Hello, art lovers! It's Julie / JCO.
Over the next few months, we'll be sharing some highlights from our team's personal art collections. We'll highlight the art that they've chosen to both reflect, and surround, them through the years: The art that makes their house a home.
As it's Memorial Day weekend, I'd like to start with my own art collection and the way I've chosen to honor our country's heroes through art. As the daughter of a veteran, I'm drawn towards patriotic artwork that explores the great American experiment.
In This Great Future We Can't Forget Our Past
72” x 60”
Paint, spray paint, oil pastel with mixed media on wood with resin
A child wearing a gas mask is an evocative image, I know... Even before the added context of COVID-19. This exemplifies one of my favorite things about collecting art: A certain work can come to mean so much more over time.
The original photograph the artist has used was taken in 1943 Great Britain, at the cusp of WWII. As a preparatory measure against the Germans and their imminent use of poisonous gases as weapons of war, every British citizen was issued a gas mask.
About this painting, Ashleigh writes,
"Prior to COVID-19, this image has always haunted me but from a safe distance. I naively thought the image of child wearing a protective mask was a 'relic of the past.' Clearly, I was mistaken. The reality of seeing the majority of society wearing masks as protection against a lethal threat wasn’t something I thought was probable in my lifetime. And yet, history is doing what history always does – repeat itself."
Installation at JCO’S private home in Los Gatos, California
30” x 40”
Plastic army men, acrylic paint
My father and three of his brothers served in the US Army during WWII. They were very, very lucky: All four of them survived.
This piece really spoke to me, and I simply couldn't stop thinking about it. It's the first sculpture I ever purchased: One of twelve in a limited-edition series, by conceptual artist Dave Cole.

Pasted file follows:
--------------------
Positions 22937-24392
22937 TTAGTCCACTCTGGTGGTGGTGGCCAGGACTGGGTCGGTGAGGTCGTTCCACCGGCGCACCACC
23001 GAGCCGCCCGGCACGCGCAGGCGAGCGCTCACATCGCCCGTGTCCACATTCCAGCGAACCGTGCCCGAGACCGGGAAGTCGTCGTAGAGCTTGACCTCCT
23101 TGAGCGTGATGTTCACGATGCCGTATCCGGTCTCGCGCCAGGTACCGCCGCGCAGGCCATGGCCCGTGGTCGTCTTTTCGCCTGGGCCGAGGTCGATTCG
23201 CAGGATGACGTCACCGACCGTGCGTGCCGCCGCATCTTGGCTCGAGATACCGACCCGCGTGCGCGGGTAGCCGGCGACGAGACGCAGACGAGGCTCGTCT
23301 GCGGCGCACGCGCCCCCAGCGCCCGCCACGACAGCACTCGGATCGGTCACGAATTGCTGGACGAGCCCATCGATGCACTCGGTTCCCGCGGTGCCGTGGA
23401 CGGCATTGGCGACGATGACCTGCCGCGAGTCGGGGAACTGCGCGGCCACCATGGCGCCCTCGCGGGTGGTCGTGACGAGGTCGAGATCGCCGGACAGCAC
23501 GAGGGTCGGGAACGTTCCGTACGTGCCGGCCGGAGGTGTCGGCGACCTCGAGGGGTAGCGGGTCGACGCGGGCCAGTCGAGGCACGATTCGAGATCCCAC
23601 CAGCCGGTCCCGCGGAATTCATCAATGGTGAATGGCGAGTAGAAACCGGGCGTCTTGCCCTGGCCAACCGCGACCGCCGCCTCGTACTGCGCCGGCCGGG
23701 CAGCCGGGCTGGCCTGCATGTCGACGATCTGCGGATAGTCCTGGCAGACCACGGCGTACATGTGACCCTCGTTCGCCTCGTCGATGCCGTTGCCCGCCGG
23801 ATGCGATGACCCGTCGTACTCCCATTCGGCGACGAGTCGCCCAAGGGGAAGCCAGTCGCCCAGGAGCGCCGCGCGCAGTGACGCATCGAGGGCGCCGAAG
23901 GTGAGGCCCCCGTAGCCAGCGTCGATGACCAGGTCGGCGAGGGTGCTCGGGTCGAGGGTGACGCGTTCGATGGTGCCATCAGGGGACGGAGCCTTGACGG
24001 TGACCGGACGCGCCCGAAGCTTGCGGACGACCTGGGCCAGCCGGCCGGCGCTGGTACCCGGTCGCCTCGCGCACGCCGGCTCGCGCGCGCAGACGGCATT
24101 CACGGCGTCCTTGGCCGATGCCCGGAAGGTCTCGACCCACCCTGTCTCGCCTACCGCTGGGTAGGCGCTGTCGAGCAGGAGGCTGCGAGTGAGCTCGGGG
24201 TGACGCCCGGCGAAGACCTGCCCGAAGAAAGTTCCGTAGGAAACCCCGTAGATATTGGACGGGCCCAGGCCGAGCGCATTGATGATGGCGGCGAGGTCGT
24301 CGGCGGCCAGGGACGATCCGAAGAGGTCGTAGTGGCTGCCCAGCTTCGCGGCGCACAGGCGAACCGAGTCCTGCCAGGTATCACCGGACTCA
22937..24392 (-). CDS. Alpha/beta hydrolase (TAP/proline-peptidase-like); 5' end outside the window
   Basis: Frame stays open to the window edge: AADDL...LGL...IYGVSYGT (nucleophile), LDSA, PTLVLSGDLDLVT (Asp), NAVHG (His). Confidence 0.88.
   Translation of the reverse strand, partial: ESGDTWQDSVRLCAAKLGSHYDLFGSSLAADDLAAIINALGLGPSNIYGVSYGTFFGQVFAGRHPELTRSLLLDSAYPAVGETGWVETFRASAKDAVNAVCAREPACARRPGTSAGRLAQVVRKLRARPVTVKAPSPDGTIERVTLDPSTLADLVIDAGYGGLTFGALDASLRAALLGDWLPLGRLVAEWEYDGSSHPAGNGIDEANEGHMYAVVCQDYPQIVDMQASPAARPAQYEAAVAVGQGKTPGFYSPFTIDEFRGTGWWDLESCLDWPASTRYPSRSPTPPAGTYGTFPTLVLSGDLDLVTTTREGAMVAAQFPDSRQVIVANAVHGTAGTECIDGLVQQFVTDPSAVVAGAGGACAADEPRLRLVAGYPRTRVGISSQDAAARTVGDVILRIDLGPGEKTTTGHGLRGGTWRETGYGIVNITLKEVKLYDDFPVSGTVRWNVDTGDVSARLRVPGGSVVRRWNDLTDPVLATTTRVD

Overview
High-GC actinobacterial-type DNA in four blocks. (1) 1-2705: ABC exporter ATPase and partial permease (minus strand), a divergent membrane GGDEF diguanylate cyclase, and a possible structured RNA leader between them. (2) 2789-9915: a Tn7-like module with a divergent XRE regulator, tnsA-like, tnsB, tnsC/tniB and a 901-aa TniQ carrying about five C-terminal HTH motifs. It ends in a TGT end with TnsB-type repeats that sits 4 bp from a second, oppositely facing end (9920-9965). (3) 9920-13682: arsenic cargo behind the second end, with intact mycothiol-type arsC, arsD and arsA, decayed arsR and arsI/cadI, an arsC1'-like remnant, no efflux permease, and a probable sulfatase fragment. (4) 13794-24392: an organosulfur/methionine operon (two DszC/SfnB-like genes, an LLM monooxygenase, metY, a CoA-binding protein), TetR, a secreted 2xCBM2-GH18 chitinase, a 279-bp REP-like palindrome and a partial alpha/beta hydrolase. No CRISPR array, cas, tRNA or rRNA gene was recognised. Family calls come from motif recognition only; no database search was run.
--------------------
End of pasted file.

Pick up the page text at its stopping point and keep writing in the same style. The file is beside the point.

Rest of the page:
At first glance, it's just another American flag. It's shiny, it's THICK, it's almost joyful. Truthfully, it looks like a sheet cake. But upon closer looking, you'll notice hundreds and hundreds of green plastic army men, melted together and arranged painstakingly, covered in thick pours of red, white, and blue. It's worthy of a double-take, and urges the viewer to dig in deeper than the surface.
36” x 68”
Carpenter’s pants, work shirts, designer suiting, silk neckties
I first saw Ryan Carrington's Flag Series at Ann and Mark's Art Party in 2016, and I literally gasped. His work is so immediately powerful.
Ryan stitches together pieces of two iconic workmen's uniforms: "blue collar" Carhartt carpenter's pants and work shirts, with "white collar" suits and silk neckties. The very act of sewing these two different types of clothing into the hopeful symbol of the American flag is a call for coming together as a union.
The first Flag in Ryan's series is mine. It hangs in my home over the front door.
Resin with Popsicle stick
This Spring, we've commissioned artist Amy Shekhter to create a series of red, white, and blue resin Bomb Pops. A hint of sticky summer nostalgia meets true Americana. At $98 a pop, what's not to love?
Your own art collection is highly personal: You can surround yourself with art that reminds you who you are, or where you come from, or what you stand for.
My personal collection is a combination of all of these... and so much more.
Be safe, be well, be inspired.
Julie Jenkins / JCO